We already knew solar and wind are better investments than nuclear or natural gas, and now we find they’re already better than oil.
In Impact Lab 18 September 2014, $100B invested in wind or solar will produce more energy than oil,
Kepler Chevreux, a French investment bank, has produced a fascinating analysis that has dramatic implications for the global oil industry. The investment bank estimates that $100 billion invested in either wind energy or solar energy — and deployed as energy for light and commercial vehicles — will produce significantly more energy than that same $100 billion invested in oil.
The implications, needless to say, are dramatic. It would signal the end of Big Oil, and the demise of an industry that has dominated the global economy and geo-politics, for the last few decades. And the need for it to reshape its business model around renewables, as we discuss here.
“If we are right, the implications would be momentous,” writes Kepler Chevreux analyst Mark Lewis.
“It would mean that the oil industry faces the risk of stranded assets not only under a scenario of falling oil prices brought about by the structurally lower demand entailed by a future tightening of climate policy, but also under a scenario of rising oil prices brought about by increasingly constrained supply. “
The main argument from Lewis is that oil prices could stay so low that it is no longer economic to bring in high cost new oil fields. But even if the oil price does rise, it will not be able to compete with renewables such as solar and wind.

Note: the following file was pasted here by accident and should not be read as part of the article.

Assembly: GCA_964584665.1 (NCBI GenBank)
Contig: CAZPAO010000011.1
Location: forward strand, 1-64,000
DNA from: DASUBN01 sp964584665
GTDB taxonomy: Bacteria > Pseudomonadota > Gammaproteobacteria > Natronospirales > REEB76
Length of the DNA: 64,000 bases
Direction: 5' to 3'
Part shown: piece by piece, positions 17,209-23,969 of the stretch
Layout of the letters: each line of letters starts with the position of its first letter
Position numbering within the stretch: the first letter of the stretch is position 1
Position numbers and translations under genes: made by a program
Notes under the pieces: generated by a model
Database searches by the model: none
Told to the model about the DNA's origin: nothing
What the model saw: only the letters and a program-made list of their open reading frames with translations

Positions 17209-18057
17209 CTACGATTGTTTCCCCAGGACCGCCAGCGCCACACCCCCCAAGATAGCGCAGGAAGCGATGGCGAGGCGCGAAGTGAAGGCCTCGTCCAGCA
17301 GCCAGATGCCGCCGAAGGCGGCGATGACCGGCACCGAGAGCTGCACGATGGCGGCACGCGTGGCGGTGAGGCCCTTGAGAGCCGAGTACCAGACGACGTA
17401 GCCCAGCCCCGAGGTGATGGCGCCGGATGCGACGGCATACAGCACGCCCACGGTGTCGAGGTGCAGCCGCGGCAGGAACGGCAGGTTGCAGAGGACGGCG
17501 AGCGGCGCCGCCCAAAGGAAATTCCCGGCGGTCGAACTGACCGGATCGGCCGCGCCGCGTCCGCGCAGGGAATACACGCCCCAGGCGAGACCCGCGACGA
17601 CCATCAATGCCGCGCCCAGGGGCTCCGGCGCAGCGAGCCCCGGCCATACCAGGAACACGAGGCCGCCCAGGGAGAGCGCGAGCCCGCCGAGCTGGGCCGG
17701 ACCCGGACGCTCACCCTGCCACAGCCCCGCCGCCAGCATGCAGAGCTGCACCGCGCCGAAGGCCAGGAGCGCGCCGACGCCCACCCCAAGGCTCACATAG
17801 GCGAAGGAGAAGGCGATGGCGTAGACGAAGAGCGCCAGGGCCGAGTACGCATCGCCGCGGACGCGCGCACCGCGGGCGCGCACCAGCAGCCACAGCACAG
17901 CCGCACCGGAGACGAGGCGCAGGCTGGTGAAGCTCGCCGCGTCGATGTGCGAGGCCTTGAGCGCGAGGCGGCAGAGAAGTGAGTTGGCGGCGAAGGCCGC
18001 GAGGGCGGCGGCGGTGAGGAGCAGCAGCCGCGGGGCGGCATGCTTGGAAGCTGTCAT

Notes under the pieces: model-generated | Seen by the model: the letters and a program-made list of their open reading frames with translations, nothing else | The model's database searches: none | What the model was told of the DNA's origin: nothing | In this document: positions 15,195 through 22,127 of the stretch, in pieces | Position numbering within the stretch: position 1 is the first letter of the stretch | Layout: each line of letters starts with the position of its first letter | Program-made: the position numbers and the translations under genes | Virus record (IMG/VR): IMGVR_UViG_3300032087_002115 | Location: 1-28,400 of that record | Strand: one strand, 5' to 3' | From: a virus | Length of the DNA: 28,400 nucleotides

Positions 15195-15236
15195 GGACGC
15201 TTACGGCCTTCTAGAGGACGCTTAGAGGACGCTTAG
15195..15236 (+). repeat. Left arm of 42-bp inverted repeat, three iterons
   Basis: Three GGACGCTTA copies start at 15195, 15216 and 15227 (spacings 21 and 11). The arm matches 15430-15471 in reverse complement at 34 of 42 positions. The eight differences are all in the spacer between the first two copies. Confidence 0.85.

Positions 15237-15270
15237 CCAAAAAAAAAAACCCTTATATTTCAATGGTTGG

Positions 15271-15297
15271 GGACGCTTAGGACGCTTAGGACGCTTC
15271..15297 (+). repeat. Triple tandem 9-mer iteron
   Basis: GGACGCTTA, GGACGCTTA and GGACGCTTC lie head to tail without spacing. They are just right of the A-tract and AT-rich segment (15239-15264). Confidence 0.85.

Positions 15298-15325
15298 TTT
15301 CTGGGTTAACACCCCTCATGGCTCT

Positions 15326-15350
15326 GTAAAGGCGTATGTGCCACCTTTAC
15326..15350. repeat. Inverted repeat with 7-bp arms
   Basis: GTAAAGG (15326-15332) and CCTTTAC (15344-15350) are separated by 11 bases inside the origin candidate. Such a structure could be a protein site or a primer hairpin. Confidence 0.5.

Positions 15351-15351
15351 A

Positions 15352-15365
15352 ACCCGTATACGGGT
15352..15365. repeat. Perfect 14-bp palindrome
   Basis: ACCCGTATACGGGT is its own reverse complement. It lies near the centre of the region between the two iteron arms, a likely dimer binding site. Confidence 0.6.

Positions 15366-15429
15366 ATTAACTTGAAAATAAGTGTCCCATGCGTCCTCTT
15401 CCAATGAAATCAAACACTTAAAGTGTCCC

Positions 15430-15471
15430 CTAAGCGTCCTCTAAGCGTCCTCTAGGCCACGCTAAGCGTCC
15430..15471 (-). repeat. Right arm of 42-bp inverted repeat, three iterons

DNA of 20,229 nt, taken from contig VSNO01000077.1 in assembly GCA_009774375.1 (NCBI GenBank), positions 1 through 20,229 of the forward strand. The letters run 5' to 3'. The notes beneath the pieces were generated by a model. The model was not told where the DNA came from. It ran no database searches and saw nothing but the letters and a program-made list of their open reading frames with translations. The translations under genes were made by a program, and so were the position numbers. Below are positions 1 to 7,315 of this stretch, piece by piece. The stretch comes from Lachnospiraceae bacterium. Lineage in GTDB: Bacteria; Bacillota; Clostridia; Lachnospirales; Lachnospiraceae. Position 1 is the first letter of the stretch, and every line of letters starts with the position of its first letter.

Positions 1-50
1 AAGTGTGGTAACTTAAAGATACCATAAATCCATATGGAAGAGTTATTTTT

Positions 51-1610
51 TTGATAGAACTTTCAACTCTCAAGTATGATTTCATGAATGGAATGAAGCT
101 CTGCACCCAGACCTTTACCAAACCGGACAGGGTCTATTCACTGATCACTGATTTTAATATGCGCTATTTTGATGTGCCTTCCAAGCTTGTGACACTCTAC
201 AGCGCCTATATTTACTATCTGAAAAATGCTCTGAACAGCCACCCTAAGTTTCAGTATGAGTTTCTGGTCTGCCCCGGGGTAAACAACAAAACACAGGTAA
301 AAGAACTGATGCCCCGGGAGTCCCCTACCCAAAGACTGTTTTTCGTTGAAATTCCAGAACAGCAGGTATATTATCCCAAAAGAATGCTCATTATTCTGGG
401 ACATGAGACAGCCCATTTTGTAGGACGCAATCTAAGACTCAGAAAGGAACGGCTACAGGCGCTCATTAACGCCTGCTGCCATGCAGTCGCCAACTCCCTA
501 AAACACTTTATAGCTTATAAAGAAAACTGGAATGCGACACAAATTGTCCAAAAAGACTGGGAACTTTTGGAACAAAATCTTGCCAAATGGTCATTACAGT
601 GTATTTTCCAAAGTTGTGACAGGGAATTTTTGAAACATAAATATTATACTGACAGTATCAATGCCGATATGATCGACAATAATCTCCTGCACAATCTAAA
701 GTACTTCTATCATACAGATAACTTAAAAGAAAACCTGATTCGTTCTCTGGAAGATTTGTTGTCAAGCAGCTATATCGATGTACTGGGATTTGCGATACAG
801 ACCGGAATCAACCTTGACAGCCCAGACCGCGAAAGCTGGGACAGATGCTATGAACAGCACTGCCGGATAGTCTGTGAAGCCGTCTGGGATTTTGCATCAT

The most striking conclusion is that by using wind or solar to charge electric vehicles, more energy is produced per dollar invested than with oil — in the case of onshore wind, it is four times as much energy for the same amount of money.
It’s already 18 months since we discovered Google had spent a billion dollars on solar and wind, which is about as much as the cost overruns on that boondoggle at Plant Vogtle, and already has operational from that investment almost as much energy generation as those new nukes at Plant Vogtle are supposed to produce, if they ever go online.
And it’s been six months since we found out that by Sabal Trail’s own figures it would take half the acreage to produce just as much solar power as that Sabal Trail fracked methane pipeline is supposed to produce.
So how about we forget about nukes and gas and oil and get on with solar and wind power?
It’s not technology or economics that are holding us back. Could it be fossil fuel companies contributing to political campaigns?